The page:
It was surreal — living and working with young people from various cultural backgrounds and experiencing friendships that embraced and championed the differences and similarities. We spent three quarters of each year living together, so each friend became my family. It taught me how to respect all people from all backgrounds and allowed me to develop an inclusive and expansive worldview before I even understood what it meant to be a citizen of the world. Those formative years were the most important in my life — they formed me into the person I am today, and thus they directly inform the core subject matter within my work: transcendence.
What's the significance of your palette: blue, black, white, and 24-karat gold?
Gold is a signifier of power and otherworldliness. Humans share a storied and rich history with gold — and each appropriation of gold since its discovery relates to the minds of the civilization using it. We currently use it as a form of commerce, a trading tool, a measurement of monetary wealth. The Ancient Egyptians, Mayans, Aztecs, Babylonians certainly didn't use it in this reductive way. Black and white are the extremities of the color spectrum — representing positive and negative space. Black contains within it all of the colors of the spectrum; it is the full absorption of light, while white is devoid of color; it is the full reflection of light. Majorelle blue, often referred to as Yves Klein Blue is likened to a void or an abyss, a color that overwhelms the senses. Together they create a powerful alchemy.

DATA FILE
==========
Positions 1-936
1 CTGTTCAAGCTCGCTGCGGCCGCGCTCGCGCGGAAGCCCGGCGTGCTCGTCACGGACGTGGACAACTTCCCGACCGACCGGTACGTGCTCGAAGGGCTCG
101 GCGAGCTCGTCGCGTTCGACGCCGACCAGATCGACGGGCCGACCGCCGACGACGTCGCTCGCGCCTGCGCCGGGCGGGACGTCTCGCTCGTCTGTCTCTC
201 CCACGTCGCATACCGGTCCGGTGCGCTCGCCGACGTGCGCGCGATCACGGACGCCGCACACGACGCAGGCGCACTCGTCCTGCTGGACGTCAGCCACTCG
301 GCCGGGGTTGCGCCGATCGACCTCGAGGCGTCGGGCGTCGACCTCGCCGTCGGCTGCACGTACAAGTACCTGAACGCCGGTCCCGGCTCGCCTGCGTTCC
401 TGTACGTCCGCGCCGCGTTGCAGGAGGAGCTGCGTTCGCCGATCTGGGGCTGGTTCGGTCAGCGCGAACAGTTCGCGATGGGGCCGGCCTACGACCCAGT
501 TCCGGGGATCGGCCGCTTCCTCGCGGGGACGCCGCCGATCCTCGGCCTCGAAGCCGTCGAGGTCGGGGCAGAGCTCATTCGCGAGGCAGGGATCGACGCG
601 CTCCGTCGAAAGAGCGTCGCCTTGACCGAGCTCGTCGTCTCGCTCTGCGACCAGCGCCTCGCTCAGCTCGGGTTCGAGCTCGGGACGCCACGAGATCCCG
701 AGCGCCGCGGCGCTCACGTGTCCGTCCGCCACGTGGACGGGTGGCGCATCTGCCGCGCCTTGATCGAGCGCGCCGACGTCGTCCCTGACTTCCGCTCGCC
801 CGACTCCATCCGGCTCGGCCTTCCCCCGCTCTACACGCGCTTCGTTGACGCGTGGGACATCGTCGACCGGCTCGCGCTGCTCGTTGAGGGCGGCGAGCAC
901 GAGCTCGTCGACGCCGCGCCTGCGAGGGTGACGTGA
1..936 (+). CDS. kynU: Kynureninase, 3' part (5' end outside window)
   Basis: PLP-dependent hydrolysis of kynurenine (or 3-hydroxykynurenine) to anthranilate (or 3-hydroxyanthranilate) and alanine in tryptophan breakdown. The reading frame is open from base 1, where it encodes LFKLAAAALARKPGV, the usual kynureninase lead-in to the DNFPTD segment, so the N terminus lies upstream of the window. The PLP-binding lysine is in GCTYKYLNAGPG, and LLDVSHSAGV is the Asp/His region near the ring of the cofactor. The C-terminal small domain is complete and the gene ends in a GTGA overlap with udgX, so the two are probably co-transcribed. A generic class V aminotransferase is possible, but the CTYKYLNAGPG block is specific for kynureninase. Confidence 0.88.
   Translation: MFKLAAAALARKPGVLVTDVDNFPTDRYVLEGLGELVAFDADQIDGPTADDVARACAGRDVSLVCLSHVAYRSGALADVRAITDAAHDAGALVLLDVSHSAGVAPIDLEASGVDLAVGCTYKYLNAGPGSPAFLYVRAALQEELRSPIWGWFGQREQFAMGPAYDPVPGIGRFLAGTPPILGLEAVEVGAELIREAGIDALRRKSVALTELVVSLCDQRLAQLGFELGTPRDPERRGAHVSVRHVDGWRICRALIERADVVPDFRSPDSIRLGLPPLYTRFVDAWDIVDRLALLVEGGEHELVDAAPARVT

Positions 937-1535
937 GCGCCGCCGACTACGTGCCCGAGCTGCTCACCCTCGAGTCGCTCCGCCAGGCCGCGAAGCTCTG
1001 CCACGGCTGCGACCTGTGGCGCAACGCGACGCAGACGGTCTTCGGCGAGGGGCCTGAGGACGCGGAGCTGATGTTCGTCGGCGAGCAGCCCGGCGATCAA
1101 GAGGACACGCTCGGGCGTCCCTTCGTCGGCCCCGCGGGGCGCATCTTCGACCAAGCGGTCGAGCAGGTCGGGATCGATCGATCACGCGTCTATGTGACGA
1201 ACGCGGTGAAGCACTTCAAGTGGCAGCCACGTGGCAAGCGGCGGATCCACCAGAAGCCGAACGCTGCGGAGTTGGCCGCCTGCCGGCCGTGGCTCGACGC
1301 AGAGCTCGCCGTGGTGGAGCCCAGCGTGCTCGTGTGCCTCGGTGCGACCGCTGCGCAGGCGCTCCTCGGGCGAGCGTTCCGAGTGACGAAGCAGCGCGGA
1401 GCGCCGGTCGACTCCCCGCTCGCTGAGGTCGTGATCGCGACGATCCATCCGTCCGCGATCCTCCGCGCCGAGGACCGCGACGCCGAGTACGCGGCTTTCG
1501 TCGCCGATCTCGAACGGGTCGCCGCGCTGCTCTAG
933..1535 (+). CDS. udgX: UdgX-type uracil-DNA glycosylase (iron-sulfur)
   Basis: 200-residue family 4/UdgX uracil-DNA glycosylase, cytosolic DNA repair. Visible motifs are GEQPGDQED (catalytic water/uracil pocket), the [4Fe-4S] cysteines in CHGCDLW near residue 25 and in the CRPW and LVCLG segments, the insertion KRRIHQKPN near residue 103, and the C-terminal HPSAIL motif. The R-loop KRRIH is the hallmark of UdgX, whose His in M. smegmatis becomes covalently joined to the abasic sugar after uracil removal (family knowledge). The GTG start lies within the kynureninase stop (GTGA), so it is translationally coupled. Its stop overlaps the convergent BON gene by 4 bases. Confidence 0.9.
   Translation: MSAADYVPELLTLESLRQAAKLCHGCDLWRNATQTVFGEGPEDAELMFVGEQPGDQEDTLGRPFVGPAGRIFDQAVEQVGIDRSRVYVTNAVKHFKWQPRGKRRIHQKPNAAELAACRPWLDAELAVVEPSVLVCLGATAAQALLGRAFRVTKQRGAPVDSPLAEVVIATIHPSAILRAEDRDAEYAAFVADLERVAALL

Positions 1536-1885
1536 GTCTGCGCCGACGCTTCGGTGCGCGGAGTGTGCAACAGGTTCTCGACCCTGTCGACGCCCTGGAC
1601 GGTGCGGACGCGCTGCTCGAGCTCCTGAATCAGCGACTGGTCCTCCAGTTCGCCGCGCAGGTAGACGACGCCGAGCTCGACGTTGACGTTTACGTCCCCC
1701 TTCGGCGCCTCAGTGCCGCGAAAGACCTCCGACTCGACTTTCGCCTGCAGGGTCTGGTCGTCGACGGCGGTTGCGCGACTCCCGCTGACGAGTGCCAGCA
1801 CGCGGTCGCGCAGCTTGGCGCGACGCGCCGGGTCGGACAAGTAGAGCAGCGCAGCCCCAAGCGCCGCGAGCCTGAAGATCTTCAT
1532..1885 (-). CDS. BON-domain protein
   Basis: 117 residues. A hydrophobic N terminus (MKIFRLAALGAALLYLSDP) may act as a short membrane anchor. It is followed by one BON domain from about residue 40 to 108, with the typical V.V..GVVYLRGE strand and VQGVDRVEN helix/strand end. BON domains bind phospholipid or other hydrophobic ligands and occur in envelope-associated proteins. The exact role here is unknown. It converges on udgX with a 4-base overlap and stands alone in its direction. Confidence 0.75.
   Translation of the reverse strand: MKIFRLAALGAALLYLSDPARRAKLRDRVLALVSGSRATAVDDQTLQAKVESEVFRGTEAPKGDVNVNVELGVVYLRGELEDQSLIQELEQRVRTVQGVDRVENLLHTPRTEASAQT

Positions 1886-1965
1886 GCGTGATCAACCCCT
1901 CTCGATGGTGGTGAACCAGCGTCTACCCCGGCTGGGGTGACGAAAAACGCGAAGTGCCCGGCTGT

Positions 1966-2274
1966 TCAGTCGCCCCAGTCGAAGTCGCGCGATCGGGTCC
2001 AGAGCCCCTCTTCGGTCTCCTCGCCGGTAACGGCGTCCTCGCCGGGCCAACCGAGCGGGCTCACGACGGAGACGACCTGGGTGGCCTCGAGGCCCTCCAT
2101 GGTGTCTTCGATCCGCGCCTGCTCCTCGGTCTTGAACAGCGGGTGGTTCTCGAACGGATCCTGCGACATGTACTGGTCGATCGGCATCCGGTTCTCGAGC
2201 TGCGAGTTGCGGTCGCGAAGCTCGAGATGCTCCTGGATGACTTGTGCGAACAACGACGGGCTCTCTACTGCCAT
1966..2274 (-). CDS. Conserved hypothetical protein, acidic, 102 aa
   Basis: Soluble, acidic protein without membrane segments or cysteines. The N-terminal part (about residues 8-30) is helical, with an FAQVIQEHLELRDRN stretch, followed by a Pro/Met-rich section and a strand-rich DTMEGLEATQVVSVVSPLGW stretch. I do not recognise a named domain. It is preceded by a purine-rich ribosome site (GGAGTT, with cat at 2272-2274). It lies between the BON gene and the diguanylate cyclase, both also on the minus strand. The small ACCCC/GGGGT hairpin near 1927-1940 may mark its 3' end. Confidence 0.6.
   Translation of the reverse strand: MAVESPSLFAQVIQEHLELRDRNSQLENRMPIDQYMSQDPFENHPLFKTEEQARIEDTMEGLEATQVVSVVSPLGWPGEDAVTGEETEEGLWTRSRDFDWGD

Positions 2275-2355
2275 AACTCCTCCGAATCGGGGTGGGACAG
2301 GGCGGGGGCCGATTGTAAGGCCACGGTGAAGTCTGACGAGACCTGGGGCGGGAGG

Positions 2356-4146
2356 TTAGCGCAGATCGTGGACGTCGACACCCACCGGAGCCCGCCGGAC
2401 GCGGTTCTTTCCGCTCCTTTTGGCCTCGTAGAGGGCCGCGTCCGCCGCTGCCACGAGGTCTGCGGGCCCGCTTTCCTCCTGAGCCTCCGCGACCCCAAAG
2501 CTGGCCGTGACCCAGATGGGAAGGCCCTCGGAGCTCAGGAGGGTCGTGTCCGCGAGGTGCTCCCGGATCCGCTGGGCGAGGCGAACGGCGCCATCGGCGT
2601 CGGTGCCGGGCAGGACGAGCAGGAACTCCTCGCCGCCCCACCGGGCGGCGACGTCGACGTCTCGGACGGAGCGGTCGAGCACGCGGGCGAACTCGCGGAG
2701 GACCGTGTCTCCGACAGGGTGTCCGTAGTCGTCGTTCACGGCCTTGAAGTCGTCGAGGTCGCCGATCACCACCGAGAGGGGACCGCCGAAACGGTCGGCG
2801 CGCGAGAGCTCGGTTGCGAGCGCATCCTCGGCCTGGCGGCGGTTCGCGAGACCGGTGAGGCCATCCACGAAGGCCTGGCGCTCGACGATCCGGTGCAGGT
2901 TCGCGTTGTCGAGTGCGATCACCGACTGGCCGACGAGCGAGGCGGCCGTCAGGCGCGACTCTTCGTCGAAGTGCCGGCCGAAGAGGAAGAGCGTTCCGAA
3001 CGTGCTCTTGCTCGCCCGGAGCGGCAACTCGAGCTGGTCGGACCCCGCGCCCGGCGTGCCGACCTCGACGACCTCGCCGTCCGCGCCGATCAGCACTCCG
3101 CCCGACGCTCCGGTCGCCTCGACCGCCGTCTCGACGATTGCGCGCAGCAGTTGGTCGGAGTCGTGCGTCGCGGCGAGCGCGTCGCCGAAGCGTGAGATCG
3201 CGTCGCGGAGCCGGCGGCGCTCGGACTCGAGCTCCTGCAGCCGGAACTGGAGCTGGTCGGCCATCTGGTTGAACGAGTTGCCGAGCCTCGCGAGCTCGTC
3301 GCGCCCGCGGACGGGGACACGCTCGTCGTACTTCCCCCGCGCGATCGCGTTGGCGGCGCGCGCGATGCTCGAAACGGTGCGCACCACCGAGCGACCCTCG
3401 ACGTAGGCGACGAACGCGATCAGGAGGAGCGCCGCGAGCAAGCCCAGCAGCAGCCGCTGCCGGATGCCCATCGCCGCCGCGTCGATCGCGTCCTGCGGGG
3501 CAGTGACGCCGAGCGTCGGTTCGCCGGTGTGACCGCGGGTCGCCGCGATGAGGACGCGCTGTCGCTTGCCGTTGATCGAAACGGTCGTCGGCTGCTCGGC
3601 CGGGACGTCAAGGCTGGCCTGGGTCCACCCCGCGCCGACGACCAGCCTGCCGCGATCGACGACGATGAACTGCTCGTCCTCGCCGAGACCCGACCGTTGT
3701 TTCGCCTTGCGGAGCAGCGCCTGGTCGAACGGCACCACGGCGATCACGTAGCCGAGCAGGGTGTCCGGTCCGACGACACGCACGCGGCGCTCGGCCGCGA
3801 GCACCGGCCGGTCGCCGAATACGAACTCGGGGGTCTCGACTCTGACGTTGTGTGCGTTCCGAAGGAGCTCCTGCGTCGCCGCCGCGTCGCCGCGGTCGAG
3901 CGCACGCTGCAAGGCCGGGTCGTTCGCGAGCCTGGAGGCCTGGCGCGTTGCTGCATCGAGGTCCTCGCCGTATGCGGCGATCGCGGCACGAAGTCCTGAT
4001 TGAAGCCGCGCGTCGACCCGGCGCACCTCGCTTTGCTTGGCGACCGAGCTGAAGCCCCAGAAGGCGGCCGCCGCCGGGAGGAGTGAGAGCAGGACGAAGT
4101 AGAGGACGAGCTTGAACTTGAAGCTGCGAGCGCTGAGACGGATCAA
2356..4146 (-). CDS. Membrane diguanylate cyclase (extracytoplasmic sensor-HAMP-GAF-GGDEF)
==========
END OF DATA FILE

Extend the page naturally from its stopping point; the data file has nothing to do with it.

You paint and you sculpt and you use gold leaf. Are there other materials you'd eventually like to work with?
I use gold because of its cosmic origins. Like all elements and metals, it was created during the death of the star and has traveled across the seas of the cosmos to miraculously be deposited on our little planet. Any other metals or elements I add to my palette in the future will share a similar tale — and that will be why I use it. I am experimenting with a few other metals presently, with an intention to counterbalance the indestructibility of gold with something that is more unstable — something that degrades or corrodes. I am also investigating meteors.
You've done a great deal of work with self-portraiture. What is it about that practice that keeps you inspired?
I don't really consider them to be self-portraits. It's my form and I use it as a vehicle to address the micro versus macro nature of the elements that make up life and our universe. The portraits are about abstraction, disidentification, transformation. I use myself because I am always present and it is a performance. But I feel no particular affinity or ownership over the final image as it is not about me or "self." Different bodies of work are about different aspects of these motifs. The new black and gold series [in Hyperion] entitled The Body Black: Iron, Gold, Etheris about the unity on an elemental or subatomic level between our form, our bodies and the greater universe — the oneness of it all. We are all made up of the same elements; we are simply star matter.
Text Marquita Harris
Images courtesy Lina Viktor